That was how the version in my head went. I’m not sure exactly where I came to have those exact standards or ideals, but it turned out it was all kinda bullshit. I lived my life in sort of earnest, trying to become something. Someone important. Once I made it to California, I would be an actress. Once I had my invitation business, I gave myself 5 years, then I was going to be featured on Oprah. I wanted public acknowledgement that I was good at what I did. If only I had more money for advertising. If only I could get more exposure. If I just had unlimited resources and time…

success-really-looks-like

I’ll say one thing for getting older, it’s like a fantastical discovery. There are no set rules, there is no “I’ve been through so much crap that I should be good and have it easy for the rest of my life’. Believe me, I wish that were true. If you are one of the few whose life has gone exactly according to plan, then kudos to you! For the rest of us, it’s about learning. Joel and I were just half-joking the other day, about how we felt like we were all filled up on Life’s massive learning experiences for awhile. Because you know, they are rather all-consuming and overall just plain exhausting.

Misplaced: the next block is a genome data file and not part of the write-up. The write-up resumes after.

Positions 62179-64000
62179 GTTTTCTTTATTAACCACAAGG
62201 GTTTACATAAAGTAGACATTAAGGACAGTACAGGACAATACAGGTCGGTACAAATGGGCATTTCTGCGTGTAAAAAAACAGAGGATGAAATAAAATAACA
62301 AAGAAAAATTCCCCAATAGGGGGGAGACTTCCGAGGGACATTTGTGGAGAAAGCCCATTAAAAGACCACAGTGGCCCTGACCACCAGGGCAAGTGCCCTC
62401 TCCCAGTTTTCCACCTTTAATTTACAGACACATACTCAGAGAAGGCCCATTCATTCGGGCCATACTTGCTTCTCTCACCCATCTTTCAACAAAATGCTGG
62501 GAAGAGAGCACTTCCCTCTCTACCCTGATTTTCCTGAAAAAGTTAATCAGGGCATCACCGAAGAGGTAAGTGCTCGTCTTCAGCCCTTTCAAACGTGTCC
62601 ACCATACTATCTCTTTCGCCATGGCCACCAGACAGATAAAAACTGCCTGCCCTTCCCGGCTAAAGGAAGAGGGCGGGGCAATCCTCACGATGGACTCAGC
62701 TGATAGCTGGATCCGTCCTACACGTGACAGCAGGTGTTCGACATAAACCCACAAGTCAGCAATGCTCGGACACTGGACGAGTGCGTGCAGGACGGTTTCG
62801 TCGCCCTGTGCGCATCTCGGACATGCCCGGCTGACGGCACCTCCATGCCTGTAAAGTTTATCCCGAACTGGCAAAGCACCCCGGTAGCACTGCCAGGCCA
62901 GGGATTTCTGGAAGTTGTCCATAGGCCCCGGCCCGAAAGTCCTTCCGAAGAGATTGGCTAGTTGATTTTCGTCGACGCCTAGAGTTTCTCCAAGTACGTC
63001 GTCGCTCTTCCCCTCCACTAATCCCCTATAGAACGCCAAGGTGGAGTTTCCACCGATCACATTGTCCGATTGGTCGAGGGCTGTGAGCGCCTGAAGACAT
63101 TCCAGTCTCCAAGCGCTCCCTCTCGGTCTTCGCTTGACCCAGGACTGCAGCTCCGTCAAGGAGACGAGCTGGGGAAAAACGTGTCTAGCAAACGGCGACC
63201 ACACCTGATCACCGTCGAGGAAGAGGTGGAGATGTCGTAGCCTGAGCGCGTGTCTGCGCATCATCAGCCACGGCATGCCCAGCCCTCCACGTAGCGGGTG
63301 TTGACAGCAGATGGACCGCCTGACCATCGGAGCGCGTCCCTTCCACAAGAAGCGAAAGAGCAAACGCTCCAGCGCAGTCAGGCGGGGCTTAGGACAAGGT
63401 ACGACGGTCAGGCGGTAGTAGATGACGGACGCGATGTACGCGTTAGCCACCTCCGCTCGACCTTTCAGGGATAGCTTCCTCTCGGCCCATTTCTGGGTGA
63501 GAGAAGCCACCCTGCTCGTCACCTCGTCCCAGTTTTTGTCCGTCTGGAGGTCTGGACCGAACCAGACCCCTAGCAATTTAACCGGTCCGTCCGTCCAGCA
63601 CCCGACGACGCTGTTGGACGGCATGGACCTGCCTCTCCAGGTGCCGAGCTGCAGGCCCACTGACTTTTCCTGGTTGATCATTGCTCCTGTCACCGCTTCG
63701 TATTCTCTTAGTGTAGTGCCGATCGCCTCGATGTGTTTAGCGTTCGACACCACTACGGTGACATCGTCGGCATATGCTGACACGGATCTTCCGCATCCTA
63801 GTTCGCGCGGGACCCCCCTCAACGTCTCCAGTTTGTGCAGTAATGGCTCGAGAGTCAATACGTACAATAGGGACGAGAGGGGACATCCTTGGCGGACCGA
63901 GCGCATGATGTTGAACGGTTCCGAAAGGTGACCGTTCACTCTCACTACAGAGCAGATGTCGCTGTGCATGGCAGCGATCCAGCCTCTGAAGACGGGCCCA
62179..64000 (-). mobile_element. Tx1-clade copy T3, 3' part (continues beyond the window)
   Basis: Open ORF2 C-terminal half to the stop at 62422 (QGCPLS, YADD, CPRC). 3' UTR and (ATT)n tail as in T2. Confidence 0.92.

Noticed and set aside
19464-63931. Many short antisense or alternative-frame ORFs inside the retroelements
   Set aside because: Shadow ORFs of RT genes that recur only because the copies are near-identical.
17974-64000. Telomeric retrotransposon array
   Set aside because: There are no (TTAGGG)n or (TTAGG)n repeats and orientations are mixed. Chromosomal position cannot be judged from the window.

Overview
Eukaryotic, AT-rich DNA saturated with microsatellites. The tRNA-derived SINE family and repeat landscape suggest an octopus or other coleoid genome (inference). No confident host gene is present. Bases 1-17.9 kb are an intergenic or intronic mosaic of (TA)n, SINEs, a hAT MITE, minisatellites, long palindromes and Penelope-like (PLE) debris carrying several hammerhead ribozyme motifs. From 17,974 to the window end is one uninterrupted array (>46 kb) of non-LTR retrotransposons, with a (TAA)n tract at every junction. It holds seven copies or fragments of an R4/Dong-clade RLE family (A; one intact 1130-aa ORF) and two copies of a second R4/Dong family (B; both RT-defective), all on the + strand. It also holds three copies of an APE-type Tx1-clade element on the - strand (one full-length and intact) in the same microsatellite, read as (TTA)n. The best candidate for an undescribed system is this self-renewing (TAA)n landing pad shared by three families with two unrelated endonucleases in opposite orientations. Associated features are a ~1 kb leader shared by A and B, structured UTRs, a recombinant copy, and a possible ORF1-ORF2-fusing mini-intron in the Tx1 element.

For now though, success to me equals getting Arden to school on time, fed breakfast. Her lunch and backpack in hand along with finished homework. It’s helping her navigate all the drama of getting along and interacting with other kids. It’s getting Cam fed solids as he flops around in his Bumbo seat, then to sleep when he’s extremely irritable. It’s working on the orders I do have, while dreaming up new ideas. It’s getting the insurance to finally pay the claim that collectors have been calling on for almost a year. It’s jumping through all the hoops to file with the City for our flooded duplex. It’s getting another room in the new house repaired/organized/painted/cleaned/livable.